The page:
The thyroid is a butterfly shaped gland that sits in front of the windpipe, midway between the thyroid cartilage (“Adam’s apple”) and the top of the sternum.
In the average adult it weighs about 20 grams. It synthesises and secretes several hormones, two of which are extremely important: triiodothyronine (T3) and thyroxine (T4). These help oxygen get into cells, and make your thyroid the master gland of metabolism.
Thyroid hormone acts on many different cell types within the body. The thyroid has the only cells in the body capable of absorbing iodine. It takes in iodine (obtained through food, iodised salt or supplements) and combines it with the amino acid tyrosine. The thyroid then converts the iodine/tyrosine into the hormones T3 and T4. (The "3" and the "4" refer to the number of iodine molecules in each thyroid hormone molecule.)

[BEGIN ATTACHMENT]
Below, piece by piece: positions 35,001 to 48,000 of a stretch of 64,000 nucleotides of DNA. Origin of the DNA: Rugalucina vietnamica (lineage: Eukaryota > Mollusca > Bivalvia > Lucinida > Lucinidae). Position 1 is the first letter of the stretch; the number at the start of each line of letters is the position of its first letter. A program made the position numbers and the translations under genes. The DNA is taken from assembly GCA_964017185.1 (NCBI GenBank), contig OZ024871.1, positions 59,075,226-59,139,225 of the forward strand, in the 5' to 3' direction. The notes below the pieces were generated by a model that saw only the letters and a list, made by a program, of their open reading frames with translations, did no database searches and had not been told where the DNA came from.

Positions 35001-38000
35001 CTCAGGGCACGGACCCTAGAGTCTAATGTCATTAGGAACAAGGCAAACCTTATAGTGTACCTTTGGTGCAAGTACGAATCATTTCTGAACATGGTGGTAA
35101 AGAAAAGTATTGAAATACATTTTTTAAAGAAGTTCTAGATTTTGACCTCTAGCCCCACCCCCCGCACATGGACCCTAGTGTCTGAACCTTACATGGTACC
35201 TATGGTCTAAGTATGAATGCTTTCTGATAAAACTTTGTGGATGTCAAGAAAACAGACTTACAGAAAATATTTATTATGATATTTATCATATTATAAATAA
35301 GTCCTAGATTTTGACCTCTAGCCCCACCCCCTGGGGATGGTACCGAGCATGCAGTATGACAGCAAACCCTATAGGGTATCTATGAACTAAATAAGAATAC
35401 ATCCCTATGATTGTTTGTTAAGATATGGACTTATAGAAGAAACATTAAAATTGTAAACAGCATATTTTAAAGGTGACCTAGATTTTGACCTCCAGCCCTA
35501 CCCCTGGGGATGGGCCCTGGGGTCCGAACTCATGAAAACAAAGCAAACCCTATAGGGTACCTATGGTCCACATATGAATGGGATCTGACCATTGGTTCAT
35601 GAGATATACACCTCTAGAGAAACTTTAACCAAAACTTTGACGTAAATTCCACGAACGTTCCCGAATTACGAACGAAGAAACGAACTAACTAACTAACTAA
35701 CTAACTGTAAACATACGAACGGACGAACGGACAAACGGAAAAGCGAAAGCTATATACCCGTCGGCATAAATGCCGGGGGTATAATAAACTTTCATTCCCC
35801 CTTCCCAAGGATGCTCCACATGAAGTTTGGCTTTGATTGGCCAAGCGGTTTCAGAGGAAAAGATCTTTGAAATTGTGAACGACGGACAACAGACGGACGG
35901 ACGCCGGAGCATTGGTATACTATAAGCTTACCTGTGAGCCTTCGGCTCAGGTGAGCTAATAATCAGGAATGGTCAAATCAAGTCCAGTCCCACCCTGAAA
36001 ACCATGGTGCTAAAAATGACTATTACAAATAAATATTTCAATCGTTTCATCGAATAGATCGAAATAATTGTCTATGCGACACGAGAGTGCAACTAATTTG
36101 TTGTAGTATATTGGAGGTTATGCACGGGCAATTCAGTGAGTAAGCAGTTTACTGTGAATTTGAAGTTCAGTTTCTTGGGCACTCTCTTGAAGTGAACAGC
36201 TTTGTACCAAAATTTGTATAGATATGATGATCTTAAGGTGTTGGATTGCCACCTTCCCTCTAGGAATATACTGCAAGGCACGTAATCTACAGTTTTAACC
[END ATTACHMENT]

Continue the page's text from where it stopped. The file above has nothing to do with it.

80% of what the thyroid makes is T4, which is a stable compound that the cells convert into useable T3 as needed. However, 15% of the T3 your body needs comes directly from the thyroid gland. Some of your cells demand serum T3 straight from the thyroid; they cannot convert T4 into T3. T3 is considered the biologically more active hormone - the one that actually functions at the cellular level - and is also considered several times stronger than T4. Other hormones that a healthy thyroid gland produces are T0, T1, T2 and Calcitonin. Calcitonin is the hormone which keeps the calcium in your bones. Research is ongoing into the functions of the other T hormones.
Once released by the thyroid, the T3 and T4 travel through the bloodstream. Their purpose is to help cells convert oxygen and calories into energy.
The remaining T3 needed by the body is formed from the mostly inactive T4, by a process sometimes referred to as "T4 to T3 conversion." This conversion takes place in the liver and kidneys.
The thyroid is part of a huge feedback process.
The hypothalamus in the brain releases Thyrotropin-releasing Hormone (TRH).
The release of TRH tells the pituitary gland to release Thyroid Stimulating Hormone (TSH).
Circulating in your bloodstream, TSH tells the thyroid to make and release thyroid hormones.